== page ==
Tun Abdul Hamid  Mohamad


Question 1.

We observe that the Muslim scholars in Malaysia are aware of your view on this matter but, unfortunately, they ignore it because they want to achieve the great objective (maqsad) of zakat which is helping the poor and the needy. Do you agree with their stand and/or opinion that in order to achieve the maqsad of zakat, they can ignore and override the principle of separate legal entity of a company and its non-religious entity and impose zakat on the entity accordingly?


We should not be confused between the obligation to pay zakat and the objective of zakat.

We are talking about the obligation to pay zakat. Forget the company for a while. Just because you “want to achieve the great objective (maqsad) of zakat which is helping the poor and the needy”, can you, according to Syariah, impose the obligation to pay zakat on people who are not obliged to pay zakat, e.g. non-Muslims? (Taxing them at a rate similar to zakat is a different matter.) Similarly, can you increase the rate of zakat payable by Muslims who are liable to pay zakat, to achieve that objective? (Again, you may tax them over and above the zakat.)

The issue is whether a company is liable (wajib) to pay zakat, not what you are able to or going to, do with the money.

Question 2.

According to a research paper written by Sheikh Imran Ahsan Khan Nyazee, he views that to impose zakat on a company, there is no option under the law except that its veil must be lifted/pierced to render both the company and its shareholders (assuming that they are natural persons and Muslims) as a single entity. We observe that he views a company similar to a syarikah or Islamic partnership concept which does not have a ‘veil’ in between the company and the shareholders. What is your comment on his view and our observation on this?


A company is a company. Its features are different from a partnership or a sharikah or Islamic partnership. Lifting the corporate veil is a common law principle applicable to a company. It is only done, in very exceptional cases by the court in a case before the court when certain conditions are met. It is not for the company to lift its own corporate veil in order to pay the debt of the shareholders. Unpaid zakat is a “debt” of the shareholders, their personal obligation, like paying their electricity bills. Can you lift the corporate veil to pay the shareholders’ electricity bills?

Question 3.

Is the “fatwa” of the Muzakarah Majlis Fatwa Kebangsaan on the imposition of zakat on companies more applicable to conventional partnerships registered under the Partnership Act 1961 as well as a sole-proprietorships registered under the Registration of Businesses Act 1956 since, based on your analysis of the “fatwa”, the Majlis seemed to be confused regarding the difference between a company and a partnership?


The “fatwa” of the Muzakarah Majlis Fatwa Kebangsaan is nothing more than an expression of opinion. The committee is not a fatwa committee established by law. The opinion is not binding even on Muslim individuals, what more companies.

That “fatwa” was meant for companies. Unfortunately, the Majlis did not appreciate the concept of separate legal entity of companies. They treated companies like partnerships.

Trying to apply the ‘fatwa’ to partnerships may cause more confusion when there is no dispute regarding the obligation of the individual Muslim partners to pay zakat, including from their partnerships, if any. If they are unable to separate their respective ownership, they could apply the principle of khultah to calculate their zakat.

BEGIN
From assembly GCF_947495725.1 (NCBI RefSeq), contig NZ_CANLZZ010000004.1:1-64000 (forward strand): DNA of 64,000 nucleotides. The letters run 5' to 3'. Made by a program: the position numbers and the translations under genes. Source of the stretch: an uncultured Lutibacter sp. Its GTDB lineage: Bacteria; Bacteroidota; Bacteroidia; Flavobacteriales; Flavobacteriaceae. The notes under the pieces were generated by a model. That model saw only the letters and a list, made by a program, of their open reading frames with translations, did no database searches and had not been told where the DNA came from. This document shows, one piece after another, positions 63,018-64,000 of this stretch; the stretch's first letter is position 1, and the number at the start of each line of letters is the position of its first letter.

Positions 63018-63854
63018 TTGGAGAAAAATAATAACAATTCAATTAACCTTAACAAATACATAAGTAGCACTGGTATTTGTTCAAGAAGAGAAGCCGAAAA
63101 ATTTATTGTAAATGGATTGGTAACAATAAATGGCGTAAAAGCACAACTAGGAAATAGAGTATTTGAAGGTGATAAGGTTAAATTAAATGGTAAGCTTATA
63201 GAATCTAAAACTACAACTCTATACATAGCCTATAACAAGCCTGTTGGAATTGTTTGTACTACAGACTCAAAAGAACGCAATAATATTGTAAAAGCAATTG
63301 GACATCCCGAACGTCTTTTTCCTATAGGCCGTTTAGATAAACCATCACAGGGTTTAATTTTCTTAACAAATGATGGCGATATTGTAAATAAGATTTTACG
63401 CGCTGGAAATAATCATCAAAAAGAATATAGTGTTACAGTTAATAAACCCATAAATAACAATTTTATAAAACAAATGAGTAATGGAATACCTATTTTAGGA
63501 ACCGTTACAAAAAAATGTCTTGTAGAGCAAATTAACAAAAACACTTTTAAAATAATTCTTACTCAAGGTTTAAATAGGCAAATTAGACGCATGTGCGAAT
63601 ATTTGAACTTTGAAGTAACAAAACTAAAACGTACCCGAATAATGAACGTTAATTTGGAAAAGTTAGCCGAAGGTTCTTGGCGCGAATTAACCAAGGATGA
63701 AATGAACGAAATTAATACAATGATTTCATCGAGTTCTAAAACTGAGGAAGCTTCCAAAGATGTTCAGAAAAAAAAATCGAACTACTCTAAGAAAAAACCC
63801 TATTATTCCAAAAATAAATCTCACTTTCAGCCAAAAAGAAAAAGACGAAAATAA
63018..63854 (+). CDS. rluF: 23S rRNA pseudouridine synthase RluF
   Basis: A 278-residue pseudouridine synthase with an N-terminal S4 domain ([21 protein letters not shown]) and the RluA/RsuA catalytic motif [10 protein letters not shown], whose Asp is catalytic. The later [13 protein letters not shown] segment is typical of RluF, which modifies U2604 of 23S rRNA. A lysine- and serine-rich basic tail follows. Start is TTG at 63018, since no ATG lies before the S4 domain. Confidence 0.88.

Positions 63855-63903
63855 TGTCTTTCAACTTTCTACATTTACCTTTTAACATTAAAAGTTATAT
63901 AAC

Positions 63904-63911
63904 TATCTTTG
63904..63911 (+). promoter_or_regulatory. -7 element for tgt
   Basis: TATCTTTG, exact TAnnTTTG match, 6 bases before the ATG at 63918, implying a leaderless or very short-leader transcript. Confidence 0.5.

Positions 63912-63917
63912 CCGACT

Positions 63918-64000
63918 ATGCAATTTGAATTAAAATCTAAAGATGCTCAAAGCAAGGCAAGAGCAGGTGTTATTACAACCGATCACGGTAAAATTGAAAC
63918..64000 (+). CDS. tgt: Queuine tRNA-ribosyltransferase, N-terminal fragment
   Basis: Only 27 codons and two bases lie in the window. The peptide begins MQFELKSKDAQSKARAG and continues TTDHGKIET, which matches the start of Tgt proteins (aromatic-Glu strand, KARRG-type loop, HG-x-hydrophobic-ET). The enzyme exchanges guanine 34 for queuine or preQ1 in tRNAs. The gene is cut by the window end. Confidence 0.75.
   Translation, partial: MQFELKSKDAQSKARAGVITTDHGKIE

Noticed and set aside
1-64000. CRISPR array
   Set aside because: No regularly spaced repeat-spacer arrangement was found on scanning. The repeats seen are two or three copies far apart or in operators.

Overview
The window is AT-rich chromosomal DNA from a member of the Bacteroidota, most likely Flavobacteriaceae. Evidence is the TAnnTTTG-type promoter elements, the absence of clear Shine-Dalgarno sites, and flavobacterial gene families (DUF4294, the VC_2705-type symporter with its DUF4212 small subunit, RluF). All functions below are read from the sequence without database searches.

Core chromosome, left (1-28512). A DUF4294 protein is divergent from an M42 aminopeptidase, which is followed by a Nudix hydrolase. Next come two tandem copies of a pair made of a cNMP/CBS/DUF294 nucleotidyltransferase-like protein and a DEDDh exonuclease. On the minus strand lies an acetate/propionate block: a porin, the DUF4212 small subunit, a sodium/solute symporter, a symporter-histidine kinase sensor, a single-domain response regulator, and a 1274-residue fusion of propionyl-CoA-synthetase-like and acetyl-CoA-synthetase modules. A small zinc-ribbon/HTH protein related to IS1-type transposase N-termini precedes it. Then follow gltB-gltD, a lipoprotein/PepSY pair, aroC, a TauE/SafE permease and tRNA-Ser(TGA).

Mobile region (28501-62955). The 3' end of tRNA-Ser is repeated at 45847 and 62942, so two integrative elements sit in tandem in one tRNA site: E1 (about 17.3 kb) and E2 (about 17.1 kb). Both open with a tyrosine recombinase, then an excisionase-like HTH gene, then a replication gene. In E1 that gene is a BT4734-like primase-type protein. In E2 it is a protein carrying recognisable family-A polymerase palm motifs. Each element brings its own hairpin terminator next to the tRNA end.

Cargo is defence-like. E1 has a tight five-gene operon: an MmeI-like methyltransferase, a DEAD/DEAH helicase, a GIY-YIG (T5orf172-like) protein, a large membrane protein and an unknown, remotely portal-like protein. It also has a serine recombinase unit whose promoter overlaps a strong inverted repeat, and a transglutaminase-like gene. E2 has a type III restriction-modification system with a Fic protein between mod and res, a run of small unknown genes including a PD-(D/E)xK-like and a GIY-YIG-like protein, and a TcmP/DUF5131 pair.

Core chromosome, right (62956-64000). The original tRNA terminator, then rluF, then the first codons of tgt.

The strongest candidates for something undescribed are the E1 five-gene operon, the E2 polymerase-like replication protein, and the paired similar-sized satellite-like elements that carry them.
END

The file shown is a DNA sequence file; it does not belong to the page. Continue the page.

Question 4.

We observe that the “fatwa” is only applicable to the concept of partnership since under the Shariah, there are several hadiths which show that the sharikah (Islamic partnership) and mudarabah are subjected to zakat. The zakat here refers to zakat perniagaan. However, both sharikah and mudarabah are a partnership concept that is jointly owned by the members/partners as a single entity and is akin to a conventional partnership under the law which is not similar a legal structure and framework like a company. What is your comment on this?


My answer to question 3 is applicable here.

I had read the translation of the hadiths before but cannot remember the details and I am not an expert in interpreting them. Are the hadiths talking about liability of a partnership (a mere given name with no legal entity of its own) to pay its own zakat or about how the zakat of the individual partners are to be calculated when they trade in a partnership and the property is mixed and not identifiable, e.g. a herd of sheep?

If it is a method of calculating the zakat of the individual partners, then clearly the hadiths are no authority for the proposition that a partnership is liable to pay its own zakat. Then, it is the partners who have to pay their respective zakat from the partnership. Since their respective ownership of the partnership property cannot be separated, the principle of khultah is applied to calculate their zakat. The persons liable to pay zakat are the partners, not the partnership. Their zakat from the partnership is calculated that way as a matter of convenience.

Question 5.

You also view that the above Majlis has no legal standing but could be legalised with limited jurisdiction. May we know how it could possibly be done under the law and does this suggestion solve this zakat issue?


As it is, the committee is not established under any law. It is not a fatwa committee. Thus, if it purports to issue a fatwa, the members may commit an offence under the state law.

I am of the view that it could be legalised and be given similar power as the fatwa committees established under state laws, making its rulings fatwas applicable to Muslims in Malaysia regarding matters falling under its jurisdiction.

In this regard, we should fall back on Paragraph 4 (k) of Part I (Federal List) of the Ninth Schedule of the Federal Constitution:

“(k) Ascertainment of Islamic law and other personal laws for purposes of federal law; and”